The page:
In order to facilitate the reporting of noncompliance under this policy, the Company’s Corporate Governance and Directors Nominating Committee has established the following procedures for reporting any noncompliance by any of these four methods:

  1. Reporting any suspected noncompliance with this policy to their supervisor; or
  2. Reporting the suspected noncompliance in writing and sending it directly to:
Board of Directors
Freedom Internet Group, Inc.
151 Calle San Francisco
San Juan, Puerto Rico 00901

General Counsel shall forward a copy of the same to the Chairman of the Corporate Governance and Directors Nominating Committee; or

  1. Report the suspected noncompliance on a confidential, anonymous basis to the

Corporate Governance and Directors Nominating Committee through regular mail marked CONFIDENTIAL and addressed as follows:

Board of Directors
Freedom Internet Group, Inc.
151 Calle San Francisco
San Juan, Puerto Rico 00901

Whichever reporting method you use, the complaint should be factual rather than speculative or conclusory, and should contain as much specific information as possible to allow for proper assessment. The complaint describing an alleged violation of the Code should be candid and set forth all of the information that you know regarding the allegation or concern. In addition, all complaints must contain sufficient corroborating information to support the commencement of an investigation. The Company may, in its reasonable discretion, determine not to commence an investigation if a complaint contains only unspecified or broad allegations of wrongdoing without appropriate information support.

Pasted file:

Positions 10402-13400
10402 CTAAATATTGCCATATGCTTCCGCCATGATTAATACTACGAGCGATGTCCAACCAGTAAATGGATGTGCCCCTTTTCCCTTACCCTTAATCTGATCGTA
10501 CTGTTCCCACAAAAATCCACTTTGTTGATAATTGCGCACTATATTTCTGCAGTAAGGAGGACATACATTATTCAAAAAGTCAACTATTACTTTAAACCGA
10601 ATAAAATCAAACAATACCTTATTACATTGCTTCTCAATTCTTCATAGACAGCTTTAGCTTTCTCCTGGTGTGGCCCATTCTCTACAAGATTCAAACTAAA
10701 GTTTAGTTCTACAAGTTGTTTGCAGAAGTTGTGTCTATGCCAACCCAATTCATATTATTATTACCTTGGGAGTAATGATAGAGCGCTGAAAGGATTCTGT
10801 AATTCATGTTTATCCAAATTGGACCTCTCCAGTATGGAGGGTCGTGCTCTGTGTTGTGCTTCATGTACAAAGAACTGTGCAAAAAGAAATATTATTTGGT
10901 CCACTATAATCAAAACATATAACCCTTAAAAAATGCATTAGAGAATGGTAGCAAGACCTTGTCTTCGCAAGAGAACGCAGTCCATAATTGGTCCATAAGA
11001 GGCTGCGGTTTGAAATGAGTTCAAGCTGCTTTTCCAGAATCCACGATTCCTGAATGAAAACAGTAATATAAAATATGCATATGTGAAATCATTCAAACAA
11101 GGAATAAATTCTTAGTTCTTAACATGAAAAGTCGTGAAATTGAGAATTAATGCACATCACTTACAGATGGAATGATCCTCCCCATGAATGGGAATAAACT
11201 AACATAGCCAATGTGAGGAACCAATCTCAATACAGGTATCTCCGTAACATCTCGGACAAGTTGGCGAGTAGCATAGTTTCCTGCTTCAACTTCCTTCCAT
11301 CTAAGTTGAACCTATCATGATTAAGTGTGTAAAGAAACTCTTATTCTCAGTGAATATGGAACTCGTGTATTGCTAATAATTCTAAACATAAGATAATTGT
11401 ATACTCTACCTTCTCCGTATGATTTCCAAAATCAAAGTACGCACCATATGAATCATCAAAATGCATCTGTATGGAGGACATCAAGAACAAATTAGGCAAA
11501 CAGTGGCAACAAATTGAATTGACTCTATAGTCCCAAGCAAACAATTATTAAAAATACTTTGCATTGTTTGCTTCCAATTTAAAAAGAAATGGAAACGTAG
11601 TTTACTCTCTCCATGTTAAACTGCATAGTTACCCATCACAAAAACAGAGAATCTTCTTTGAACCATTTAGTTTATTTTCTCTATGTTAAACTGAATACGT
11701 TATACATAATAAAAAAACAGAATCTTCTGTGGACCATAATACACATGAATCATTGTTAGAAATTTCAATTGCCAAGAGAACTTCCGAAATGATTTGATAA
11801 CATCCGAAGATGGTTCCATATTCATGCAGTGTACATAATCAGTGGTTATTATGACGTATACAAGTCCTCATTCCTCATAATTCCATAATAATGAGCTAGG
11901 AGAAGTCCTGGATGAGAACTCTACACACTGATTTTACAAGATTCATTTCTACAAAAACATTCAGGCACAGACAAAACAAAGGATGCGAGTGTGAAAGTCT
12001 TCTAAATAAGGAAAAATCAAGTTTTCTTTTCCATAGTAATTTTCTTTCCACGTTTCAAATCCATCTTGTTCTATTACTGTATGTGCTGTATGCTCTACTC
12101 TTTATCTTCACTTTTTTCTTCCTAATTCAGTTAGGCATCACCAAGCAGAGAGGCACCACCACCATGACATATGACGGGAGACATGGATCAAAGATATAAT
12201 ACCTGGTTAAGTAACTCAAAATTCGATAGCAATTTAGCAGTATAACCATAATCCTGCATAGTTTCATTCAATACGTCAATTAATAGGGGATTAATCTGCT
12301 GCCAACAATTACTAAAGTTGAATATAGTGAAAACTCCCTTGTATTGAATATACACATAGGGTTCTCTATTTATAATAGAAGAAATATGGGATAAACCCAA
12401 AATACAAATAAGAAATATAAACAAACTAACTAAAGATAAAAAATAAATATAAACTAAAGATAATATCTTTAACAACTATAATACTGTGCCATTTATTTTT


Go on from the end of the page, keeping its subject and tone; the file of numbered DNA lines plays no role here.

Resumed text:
The Company will promptly undertake an investigation into any report that it receives. The investigation will be sufficient in size and scope to address the report, and will be handled discreetly and with due sensitivity to all persons involved in the investigation. If requested, and to the extent possible, the Company will keep the identity of the reporting employee and all disclosures made in accordance with this Code confidential. No employee will be subject to any disciplinary or retaliatory action for reasonably and in good faith reporting any suspected violation.  If an employee believes that a supervisor to whom a suspected violation has been reported has not taken appropriate action, the employee should report their concerns or complaints in writing directly to: